Government Warned Benefit Sanctions Could Be "Costly" For Productivity
Benefit claimants must fulfil certain obligations to avoid being sanctioned. (Alamy)
A leading benefits expert has warned the government’s policy of benefit sanctions will be “costly” for productivity – with warnings it will make “very little difference” for economic inactivity.
In March, Jeremy Hunt said sanctions would be pursued "more rigorously to those who fail to meet strict work-search requirements or choose not to take up a reasonable job offer" as part of the government's push to drive down economic inactivity.
The government has staunchly defended its sanctions policies, arguing conditionality of unemployment benefits is an important incentive to ensure people look for work.
There are four conditionality groups for claiming benefits, and there are also four sanction levels; in the most severe cases, claimants can be sanctioned for up 182 days – and can see a sharp reduction in the amount of money they receive.
Professor David Webster, one of the UK’s leading academics on benefit sanctions, warned that they were not the answer to the UK’s issues with economic inactivity and a growing productivity crisis.
“It’s very costly, in terms of productivity, to push people into jobs that are below their level – and they don’t want, and where conditions are worse," Webster told PoliticsHome.
"Obviously it's an encouragement to employers... but if you allow employers to buy very cheap labour that’s no help for productivity.”
Webster, formerly a senior local government official and a frequent contributor to select committees, also said focusing on workers that are able to be sanctioned misses the core drivers of economic inactivity.
“This government has its current economic rationale for cranking up sanctions because of supply-side labour shortages, their argument is conditionality will push people into labour market," he said.
"But when you look at it the sanctions side of things is going to make very little difference – the major elements in the decline in availability of labour are early retirements, prosperous people who feel they can afford to retire, and also an increase in sickness, including sickness among young people, keeping them out of the labour market.”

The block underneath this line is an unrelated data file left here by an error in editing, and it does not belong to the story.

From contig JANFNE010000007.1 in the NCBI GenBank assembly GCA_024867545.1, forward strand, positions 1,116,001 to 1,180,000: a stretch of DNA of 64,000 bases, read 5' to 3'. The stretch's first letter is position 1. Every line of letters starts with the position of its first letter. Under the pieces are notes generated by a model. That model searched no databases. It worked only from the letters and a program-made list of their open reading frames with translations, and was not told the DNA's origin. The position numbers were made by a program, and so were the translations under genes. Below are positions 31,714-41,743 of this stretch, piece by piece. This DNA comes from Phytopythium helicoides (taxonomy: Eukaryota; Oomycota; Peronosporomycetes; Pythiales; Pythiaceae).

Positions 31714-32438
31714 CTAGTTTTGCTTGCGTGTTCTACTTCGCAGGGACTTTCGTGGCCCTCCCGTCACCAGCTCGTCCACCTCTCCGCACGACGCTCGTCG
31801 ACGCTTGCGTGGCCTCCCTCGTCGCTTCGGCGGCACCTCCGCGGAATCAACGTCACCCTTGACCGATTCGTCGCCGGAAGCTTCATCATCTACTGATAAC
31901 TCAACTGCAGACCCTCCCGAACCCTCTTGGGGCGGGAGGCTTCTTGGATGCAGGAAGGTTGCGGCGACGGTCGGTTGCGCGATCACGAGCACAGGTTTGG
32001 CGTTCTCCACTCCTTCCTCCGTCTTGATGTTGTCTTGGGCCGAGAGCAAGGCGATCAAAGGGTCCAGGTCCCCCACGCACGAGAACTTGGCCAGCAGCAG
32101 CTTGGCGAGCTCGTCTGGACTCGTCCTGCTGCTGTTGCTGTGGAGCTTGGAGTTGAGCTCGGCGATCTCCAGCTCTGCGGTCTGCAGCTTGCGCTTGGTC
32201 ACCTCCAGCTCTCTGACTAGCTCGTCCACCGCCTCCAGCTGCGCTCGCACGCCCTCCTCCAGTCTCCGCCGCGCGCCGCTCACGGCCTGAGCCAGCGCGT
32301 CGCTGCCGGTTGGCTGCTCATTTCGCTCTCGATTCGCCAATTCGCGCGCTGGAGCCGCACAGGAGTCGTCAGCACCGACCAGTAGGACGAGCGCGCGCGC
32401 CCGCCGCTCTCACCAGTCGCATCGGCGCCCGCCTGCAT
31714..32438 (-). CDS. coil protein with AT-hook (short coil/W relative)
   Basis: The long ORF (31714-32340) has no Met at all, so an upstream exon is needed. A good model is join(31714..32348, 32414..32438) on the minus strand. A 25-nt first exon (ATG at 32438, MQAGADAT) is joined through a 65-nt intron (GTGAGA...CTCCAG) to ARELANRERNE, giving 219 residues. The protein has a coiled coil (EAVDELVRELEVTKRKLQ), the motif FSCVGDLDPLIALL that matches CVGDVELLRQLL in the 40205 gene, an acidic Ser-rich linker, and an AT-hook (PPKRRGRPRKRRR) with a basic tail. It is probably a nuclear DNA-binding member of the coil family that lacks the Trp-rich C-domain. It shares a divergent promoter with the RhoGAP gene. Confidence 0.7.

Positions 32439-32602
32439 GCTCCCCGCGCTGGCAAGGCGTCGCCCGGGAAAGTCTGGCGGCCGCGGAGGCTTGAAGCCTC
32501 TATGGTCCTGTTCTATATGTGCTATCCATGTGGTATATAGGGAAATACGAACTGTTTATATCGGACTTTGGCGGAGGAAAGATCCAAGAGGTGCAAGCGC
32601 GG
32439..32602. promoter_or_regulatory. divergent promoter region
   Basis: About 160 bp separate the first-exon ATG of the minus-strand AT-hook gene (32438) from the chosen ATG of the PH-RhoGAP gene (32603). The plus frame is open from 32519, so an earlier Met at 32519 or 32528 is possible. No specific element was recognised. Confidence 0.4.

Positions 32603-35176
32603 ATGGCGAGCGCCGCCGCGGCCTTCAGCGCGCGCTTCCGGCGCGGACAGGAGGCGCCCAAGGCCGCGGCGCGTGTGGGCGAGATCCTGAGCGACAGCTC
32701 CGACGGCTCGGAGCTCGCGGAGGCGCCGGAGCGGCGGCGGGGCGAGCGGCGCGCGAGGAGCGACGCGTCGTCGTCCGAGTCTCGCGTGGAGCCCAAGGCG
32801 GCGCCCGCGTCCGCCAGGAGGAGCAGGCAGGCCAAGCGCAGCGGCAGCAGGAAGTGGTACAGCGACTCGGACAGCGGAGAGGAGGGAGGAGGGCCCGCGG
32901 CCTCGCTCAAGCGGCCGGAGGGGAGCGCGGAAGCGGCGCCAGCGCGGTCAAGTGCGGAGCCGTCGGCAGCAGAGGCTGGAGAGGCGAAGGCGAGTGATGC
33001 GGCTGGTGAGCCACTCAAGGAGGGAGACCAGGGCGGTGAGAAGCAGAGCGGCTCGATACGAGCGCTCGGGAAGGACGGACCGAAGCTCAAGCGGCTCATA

His warning comes as latest data shows that benefit sanctions are currently extremely high, with 534,826 sanctions on all benefits imposed in 2022 – the most since 2014.
According to data from the Office for National Statistics (ONS), around 21 per cent of people between the ages of 16 to 64 were economically inactive between January to March 2023.
Data also shows monthly universal credit sanctions were on average 41,838 in the quarter to January 2023 – significantly higher from the average in the last full three months before the pandemic when it was 17,293.
Stephen Timms, chair of the work and pensions committee, told PoliticsHome "there is an important role for sanctions" – but added the current system is too "wooden".
“I think ideally more flexible sanctions system, which recognises the reality of peoples situations, would be better," said Timms.
“For example if someone has to go and see the doctor, you shouldn’t be sanctioned for doing so – but at the moment, people are quite often sanctioned… a bit more flexibility and ability to understand actual situations people are in would be good.”
However, he did add that it is unlikely the government's policy of sanctions will tackle the UK’s economic inactivity and productivity problems – arguing it risks “forcing people into the wrong jobs which they are not suited for”.
“I don’t think they’re very effective in tackling inactivity because on the whole people who are economically inactive are not in benefits system,” said Timms.
“Sometimes the emphasis that’s placed on sanctions is a bit inappropriate, because they’re not really addressing the problem they’re really concerned about.”
Labour peer and professor of social policy, Baroness Ruth Lister, told PoliticsHome there should be a "fundamental review for a more effective way of applying conditionality".
Lister criticised the cumulative nature of sanctions, which can lead to months of reduced payments, suggesting they should only be applied for as long as a claimant fails to fulfil their conditions – rather than accumlating.
Like Webster and Timms, she also said it was unlikely sanctions would help the government drive down economic inactivity.
However, a spokesperson for the Department for Work and Pensions said sanctions make it more likely for people to search for work or prepare for work – with the government arguing it will help grow the economy.
“The majority of claimants – 72% – agree that the potential for sanctions means they are more likely to look for work or take steps to prepare for work," they said.
“Being in work provides financial security, is the best way for people to get on in life, and has other health and wellbeing benefits - all while growing the economy.
"That’s why we’re helping more people move into work by removing barriers and increasing work coach support.”
“People are only sanctioned if they fail to meet the conditions they agree to without good reason.”
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